Chess Board

Don’t let us find a table, Create one!

This is my first article in my “Talking AR User Experience” corner. In this corner, I’ll be sharing usability and other user experience issues that I’ve encountered while using Augmented Reality apps and try to suggest solutions on how to solve them. If you like this topic, please participate in the conversation and don’t forget to share it.It will motivate me to spend more time writing these type of more technical articles.Thank you. OK, let’s begin.

Today I’ve played a little ARKit game. The game itself isn’t important for this discussion, but the way it is designed is. When I’ve started the game, it deployed a 1-meter height table on the floor.  So instead of putting the game on a flat surface on the floor or on a table, it created the table itself for the game’s board to sit on.

So why this is important you ask? Well, try to think about it for a second, why do you actually need the physical table at all, Only for the surface right? The thing is the average house has more floor space than tables. Playing on the floor is not an ideal place to play a game. For example, it’s winter, and I really don’t want to play a card game while sitting on the cold floor.

The table is usually a good place to play physical games because it already has chairs around it, or a couch if this is a living room. However, what happens if someone of your family is using it for other things, or there is a loud music from the TV that can interfere with your experience? There are plenty of other reasons why wouldn’t be able to play where the table is.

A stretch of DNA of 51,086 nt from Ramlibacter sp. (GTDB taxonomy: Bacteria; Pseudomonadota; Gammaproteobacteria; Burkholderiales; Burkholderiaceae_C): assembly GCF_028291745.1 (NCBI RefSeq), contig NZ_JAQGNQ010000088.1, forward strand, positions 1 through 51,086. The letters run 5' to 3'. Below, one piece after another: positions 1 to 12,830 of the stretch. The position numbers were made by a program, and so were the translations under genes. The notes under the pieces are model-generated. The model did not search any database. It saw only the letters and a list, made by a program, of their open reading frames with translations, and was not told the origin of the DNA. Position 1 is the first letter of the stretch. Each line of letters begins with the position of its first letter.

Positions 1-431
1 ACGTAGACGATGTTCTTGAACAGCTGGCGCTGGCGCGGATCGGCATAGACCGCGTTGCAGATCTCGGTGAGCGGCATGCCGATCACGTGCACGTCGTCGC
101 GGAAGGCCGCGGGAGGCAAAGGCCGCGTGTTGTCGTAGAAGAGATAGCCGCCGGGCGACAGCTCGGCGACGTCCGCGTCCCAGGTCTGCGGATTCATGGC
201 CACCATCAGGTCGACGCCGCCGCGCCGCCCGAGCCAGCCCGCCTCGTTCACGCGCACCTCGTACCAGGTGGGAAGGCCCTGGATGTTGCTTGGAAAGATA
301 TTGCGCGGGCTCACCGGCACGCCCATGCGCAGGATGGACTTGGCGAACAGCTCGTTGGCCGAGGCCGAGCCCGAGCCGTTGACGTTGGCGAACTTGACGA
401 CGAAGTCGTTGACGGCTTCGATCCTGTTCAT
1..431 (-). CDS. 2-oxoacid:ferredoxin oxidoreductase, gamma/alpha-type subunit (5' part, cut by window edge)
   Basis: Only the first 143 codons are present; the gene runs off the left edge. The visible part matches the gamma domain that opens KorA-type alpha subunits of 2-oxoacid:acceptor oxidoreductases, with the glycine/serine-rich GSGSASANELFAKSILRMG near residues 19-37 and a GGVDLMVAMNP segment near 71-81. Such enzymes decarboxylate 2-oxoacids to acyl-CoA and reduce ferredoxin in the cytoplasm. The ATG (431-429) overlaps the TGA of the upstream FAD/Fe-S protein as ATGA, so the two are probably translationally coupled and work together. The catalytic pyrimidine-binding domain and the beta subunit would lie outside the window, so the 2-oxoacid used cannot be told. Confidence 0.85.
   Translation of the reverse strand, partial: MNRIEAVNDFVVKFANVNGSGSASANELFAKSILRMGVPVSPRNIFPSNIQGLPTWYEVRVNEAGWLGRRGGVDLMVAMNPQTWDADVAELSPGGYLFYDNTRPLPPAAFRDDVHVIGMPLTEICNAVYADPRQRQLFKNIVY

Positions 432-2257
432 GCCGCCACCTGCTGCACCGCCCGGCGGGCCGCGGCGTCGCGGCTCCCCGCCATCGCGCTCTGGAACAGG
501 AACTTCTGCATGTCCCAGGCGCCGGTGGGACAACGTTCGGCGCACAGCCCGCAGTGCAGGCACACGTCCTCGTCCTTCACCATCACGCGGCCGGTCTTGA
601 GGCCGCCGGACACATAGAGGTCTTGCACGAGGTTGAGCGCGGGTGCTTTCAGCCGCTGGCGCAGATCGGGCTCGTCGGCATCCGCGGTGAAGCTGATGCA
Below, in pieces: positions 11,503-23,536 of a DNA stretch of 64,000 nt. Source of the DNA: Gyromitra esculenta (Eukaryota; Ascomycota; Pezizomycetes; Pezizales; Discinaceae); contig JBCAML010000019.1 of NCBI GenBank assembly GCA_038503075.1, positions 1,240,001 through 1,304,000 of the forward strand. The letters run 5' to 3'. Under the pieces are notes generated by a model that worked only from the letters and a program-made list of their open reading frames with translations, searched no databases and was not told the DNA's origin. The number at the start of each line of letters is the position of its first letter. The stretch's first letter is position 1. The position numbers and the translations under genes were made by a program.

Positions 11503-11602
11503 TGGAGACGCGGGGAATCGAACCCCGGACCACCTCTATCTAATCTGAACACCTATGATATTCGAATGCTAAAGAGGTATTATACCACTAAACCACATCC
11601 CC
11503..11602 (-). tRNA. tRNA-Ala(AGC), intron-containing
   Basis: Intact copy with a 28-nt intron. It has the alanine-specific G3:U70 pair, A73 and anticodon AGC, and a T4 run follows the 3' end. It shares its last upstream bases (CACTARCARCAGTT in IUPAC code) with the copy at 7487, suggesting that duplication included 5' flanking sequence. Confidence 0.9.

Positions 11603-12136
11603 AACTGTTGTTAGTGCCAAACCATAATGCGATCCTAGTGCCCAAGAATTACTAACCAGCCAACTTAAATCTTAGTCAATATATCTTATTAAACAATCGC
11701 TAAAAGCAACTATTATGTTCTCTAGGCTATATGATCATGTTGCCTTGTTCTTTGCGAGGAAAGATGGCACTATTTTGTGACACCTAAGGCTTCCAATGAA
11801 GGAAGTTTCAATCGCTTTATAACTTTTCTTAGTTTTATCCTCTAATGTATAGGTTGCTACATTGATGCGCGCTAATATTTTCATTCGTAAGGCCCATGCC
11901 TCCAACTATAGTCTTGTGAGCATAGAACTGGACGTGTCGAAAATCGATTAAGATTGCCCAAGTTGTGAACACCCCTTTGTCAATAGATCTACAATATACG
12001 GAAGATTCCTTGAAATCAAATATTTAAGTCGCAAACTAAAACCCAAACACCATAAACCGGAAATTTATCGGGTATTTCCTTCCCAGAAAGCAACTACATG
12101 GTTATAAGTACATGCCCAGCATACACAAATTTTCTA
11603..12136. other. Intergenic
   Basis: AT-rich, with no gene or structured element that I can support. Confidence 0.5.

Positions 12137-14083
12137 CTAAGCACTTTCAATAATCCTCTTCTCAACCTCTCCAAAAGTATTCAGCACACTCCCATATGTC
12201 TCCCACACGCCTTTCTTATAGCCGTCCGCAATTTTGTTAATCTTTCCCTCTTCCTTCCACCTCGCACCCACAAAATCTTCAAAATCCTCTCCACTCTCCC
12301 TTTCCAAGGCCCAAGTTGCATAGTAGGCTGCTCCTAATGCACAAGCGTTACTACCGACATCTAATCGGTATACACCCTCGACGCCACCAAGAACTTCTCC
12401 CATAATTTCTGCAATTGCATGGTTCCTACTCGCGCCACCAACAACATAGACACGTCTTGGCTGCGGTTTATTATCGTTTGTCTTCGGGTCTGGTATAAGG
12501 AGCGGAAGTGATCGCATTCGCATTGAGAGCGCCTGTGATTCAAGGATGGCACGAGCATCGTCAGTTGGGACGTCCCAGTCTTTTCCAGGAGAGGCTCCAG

Now as I mentioned, when playing an AR game, for example, a floor surface is sufficient, all you need is a chair or place to sit to play the game comfortably. It happened to me just today, a few minutes ago.  The table in the living room was occupied, the TV was running and I could only play in the room where my computer is. I could have gone outside, but it’s slightly raining and very cold outside.

The thing is that this exact app that I’ve downloaded solved this issue. It asks the player to scan the floor and it generates a table and the game’s board on top of it.

I have to tell you that it felt really good playing the game like that. I was sitting comfortably on the office chair and enjoying a game on a table in my tiny room.  I could easily see myself enjoying playing other games like that, not just board or card games.

Having said that, that particular game didn’t offer a very flexible control over the table. I could resize the table, but the entire gameplay area would have resized as well. A few days ago I played a game called Castle Must Be Mine AR that did a perfect job in making sure that the gameplay is playable in almost any place.

CastleMustBeMine AR virtual table
This is not a real table the game’s board is sitting on, but a virtual one. (Image credit: XiaoFeng Wang)

This ARKit game has several controls at the bottom of the screen for resizing the game’s board, rotating it but also enabling the user to increase the board by adding virtual legs to its base, making it look like a table.

This type of design not just makes the game more accessible and solve many of the usability issues that are related to finding a place playing an AR game, it also really makes it more fun to play than playing it straight down flat on the floor. some games require physical movement around the board and getting close to objects in the game. In many games I found myself breaking my back just trying to interact with the game the way the developer planned it to be.

I just want to bring this thing up, mostly for developers who have a plan to develop new AR games. I don’t know if you have built-in analytics in your app, but I’m pretty sure that if that was measured, you would have seen much fewer people stop playing the app (lower bounce rate) using this design approach.